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Need info on how to wipe an ext HD please.


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#1
ahmooresville

ahmooresville

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OK, here's my question, and bear with me as I do not know enough to even know what I don't know...
I was recently given a Apricorn 40Gb HD that is intended as an upgrade for a laptop. The Apricorn HD already contains some data on it, including 10Gb of windows XP OS. I would like to use the drive as an ext storage device to free up some of the space on my antiquated 40Gb Dell desktop.
Question # 1: Can I use this upgrade HD as an ext storage device?

Question # 2: How do I completely erase or wipe the data that is currently on it?

Question # 3: Does the Apricorn HD have to have an OS on it?

The Apricorn HD came with a CDROM for cloning my HD, but I do not want to clone my HD, I simply would like to use it for storage purposes.
Any Help will be greatly appreciated, thanks in advance,
Andy
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#2
SRX660

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Its rather easy to do this. Do you intend on using a laptop HD external case? If you are you can attach the HD ( in the external case) to your laptop thru the USB port and then go into computer management/ disk management and format the drive by right clinking on the drive there.This is if you are running Windows XP. If you are running window 98 or ME you will need to use a boot floppy to get into DOS and format the drive that way. A easier method to format in 98-ME is to slave the drive into a desktop computer with an adapter and then use afloppy disk to get to DOS to format the drive.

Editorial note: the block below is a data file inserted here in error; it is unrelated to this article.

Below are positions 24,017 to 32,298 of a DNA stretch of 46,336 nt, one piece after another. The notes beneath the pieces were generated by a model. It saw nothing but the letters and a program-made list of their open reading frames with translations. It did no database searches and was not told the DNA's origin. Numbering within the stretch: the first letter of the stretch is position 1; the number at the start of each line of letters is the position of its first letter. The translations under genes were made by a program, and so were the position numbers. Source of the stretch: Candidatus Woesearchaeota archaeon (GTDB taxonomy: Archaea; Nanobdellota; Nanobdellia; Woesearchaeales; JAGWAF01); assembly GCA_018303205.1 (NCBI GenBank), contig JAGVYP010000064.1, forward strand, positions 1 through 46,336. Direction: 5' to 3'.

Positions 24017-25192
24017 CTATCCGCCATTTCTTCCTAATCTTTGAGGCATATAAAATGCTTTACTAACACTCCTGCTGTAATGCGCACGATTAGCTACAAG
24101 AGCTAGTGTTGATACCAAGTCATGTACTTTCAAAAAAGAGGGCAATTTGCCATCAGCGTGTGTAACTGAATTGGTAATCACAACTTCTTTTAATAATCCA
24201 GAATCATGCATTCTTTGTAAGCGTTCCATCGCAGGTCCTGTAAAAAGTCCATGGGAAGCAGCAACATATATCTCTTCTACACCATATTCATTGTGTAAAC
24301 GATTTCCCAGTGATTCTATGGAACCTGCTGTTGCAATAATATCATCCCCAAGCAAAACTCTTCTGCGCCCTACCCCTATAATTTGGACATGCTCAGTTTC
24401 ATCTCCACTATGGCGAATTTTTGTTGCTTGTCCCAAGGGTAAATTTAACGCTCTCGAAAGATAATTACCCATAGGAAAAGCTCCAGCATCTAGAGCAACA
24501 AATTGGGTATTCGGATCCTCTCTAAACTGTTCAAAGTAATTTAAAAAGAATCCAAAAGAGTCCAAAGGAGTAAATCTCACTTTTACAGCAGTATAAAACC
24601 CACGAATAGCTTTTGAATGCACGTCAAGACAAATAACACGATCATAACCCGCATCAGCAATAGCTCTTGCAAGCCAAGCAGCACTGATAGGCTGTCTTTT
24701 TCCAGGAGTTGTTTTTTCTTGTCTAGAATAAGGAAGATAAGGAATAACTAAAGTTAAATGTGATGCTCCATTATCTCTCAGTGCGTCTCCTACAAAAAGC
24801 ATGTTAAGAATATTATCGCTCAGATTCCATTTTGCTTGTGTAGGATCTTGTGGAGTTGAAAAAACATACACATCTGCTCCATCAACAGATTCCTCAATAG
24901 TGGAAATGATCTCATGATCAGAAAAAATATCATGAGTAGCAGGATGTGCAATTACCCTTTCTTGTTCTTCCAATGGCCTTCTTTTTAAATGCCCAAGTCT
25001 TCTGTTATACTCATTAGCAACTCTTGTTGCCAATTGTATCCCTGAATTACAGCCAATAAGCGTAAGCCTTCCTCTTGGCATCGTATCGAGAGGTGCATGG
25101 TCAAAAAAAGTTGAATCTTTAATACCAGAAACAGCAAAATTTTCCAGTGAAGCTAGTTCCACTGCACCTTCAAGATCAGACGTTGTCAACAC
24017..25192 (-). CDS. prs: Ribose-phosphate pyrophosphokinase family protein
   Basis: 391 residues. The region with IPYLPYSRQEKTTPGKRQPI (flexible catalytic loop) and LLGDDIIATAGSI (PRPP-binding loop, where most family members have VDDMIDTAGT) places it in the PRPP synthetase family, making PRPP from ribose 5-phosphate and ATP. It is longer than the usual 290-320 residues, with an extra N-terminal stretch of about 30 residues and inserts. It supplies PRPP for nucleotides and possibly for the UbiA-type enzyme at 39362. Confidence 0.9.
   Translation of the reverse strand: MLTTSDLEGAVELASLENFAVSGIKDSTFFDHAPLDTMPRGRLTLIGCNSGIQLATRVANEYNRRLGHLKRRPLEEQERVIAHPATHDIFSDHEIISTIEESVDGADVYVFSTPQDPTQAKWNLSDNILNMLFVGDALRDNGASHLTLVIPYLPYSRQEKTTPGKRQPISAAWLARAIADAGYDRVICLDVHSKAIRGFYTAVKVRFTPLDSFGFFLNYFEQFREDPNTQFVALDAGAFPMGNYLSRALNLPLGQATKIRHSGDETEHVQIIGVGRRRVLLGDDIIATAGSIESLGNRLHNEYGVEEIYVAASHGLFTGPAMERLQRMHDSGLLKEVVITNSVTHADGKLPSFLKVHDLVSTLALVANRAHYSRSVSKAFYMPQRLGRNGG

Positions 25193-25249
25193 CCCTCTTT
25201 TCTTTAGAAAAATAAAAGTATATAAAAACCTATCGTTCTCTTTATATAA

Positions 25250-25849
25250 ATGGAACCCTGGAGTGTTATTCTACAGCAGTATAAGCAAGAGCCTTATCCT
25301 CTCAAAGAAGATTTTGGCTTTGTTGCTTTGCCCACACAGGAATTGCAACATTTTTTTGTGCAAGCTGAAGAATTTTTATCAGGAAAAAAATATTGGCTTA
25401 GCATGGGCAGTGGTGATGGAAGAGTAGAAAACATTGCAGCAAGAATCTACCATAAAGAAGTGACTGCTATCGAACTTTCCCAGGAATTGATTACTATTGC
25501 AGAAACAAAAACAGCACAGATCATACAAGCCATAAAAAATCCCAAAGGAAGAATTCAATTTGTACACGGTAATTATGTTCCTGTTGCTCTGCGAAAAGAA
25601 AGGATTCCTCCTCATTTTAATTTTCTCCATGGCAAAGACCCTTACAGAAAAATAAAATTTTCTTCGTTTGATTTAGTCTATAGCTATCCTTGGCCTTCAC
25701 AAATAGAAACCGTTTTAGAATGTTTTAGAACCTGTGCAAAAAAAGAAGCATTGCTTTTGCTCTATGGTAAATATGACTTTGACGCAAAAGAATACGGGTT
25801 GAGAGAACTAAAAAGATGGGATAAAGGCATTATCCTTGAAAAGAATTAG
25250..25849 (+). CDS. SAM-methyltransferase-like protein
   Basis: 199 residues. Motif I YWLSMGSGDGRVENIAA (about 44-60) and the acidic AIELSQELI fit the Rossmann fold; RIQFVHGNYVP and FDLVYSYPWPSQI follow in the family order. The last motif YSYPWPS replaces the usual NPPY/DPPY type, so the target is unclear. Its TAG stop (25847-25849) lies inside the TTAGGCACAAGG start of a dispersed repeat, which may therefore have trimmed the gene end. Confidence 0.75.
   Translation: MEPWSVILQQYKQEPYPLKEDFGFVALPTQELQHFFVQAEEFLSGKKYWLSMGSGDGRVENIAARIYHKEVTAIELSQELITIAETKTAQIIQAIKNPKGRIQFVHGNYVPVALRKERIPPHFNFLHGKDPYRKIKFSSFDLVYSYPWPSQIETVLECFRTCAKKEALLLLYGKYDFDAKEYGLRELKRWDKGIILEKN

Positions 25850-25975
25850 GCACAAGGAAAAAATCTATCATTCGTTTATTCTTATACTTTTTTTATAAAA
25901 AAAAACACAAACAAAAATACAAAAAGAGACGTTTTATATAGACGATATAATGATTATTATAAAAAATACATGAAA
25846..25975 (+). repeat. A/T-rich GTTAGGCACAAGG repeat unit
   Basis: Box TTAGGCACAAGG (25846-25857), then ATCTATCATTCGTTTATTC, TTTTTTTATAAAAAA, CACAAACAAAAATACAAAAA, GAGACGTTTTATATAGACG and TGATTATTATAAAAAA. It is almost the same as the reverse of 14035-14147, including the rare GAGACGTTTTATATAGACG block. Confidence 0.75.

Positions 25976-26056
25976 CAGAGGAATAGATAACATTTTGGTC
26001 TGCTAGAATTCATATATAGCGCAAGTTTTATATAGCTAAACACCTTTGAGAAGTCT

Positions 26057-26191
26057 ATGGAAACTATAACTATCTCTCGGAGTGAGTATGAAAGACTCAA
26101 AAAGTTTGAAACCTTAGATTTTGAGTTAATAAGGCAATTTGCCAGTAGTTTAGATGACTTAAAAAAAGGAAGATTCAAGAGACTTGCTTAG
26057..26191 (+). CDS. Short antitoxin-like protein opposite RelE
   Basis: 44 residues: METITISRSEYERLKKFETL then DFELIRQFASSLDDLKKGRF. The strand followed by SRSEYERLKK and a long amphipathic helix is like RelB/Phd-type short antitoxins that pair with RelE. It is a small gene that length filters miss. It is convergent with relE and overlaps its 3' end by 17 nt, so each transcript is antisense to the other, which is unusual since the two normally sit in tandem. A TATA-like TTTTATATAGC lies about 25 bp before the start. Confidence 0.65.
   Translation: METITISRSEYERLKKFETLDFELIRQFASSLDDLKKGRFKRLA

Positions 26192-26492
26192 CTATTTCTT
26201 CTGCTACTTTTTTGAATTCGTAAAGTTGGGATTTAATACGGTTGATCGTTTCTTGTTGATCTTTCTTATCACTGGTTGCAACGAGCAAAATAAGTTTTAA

http://www.datapro.n...ve-adaptor.html

If the drive already is formatted and has a OS on it you can delete all the folders from the drive and then Just right click the drive letter and then click New/folder and make as many folders as you want on the drive.

As long as the drive is going to be a slave drive to the laptop it does not need any OS on the drive.

If you are running 98-ME

DOS drivers so you can format the drive in DOS.
http://www.bootdisk.com/usb.htm

Finding Drivers for 98-ME can be tricky, but heres one that has worked for me.You may get some USB drivers for 98-ME with the USB external enclosure.
http://www.usb-drive.../239/239136.htm

Another problem you may run into is the laptops USB port is not strong enough to power a external HD, so you will need a external power source also. Most good quality external enclosures you can buy a adapter with the enclosure to power the drive.

SRX660

Edited by SRX660, 19 March 2008 - 10:11 AM.

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#3
ahmooresville

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OK, like I said, bear with me, but I'm not quite following...
Here is what I intend to do...
A) I have a Dell P3 Desktop, not a laptop, Running windows XP Pro, that I would like to use the ext HD on as an EXT storage device.

B) The Apricorn ext HD is in it's case, is already formated and already has an OS on it that I would like to remove.

C) I tried to go into the Apricorn HD and delete the information on there, and was able to delete all but the OS, which is taking up around 10GB on the Drive.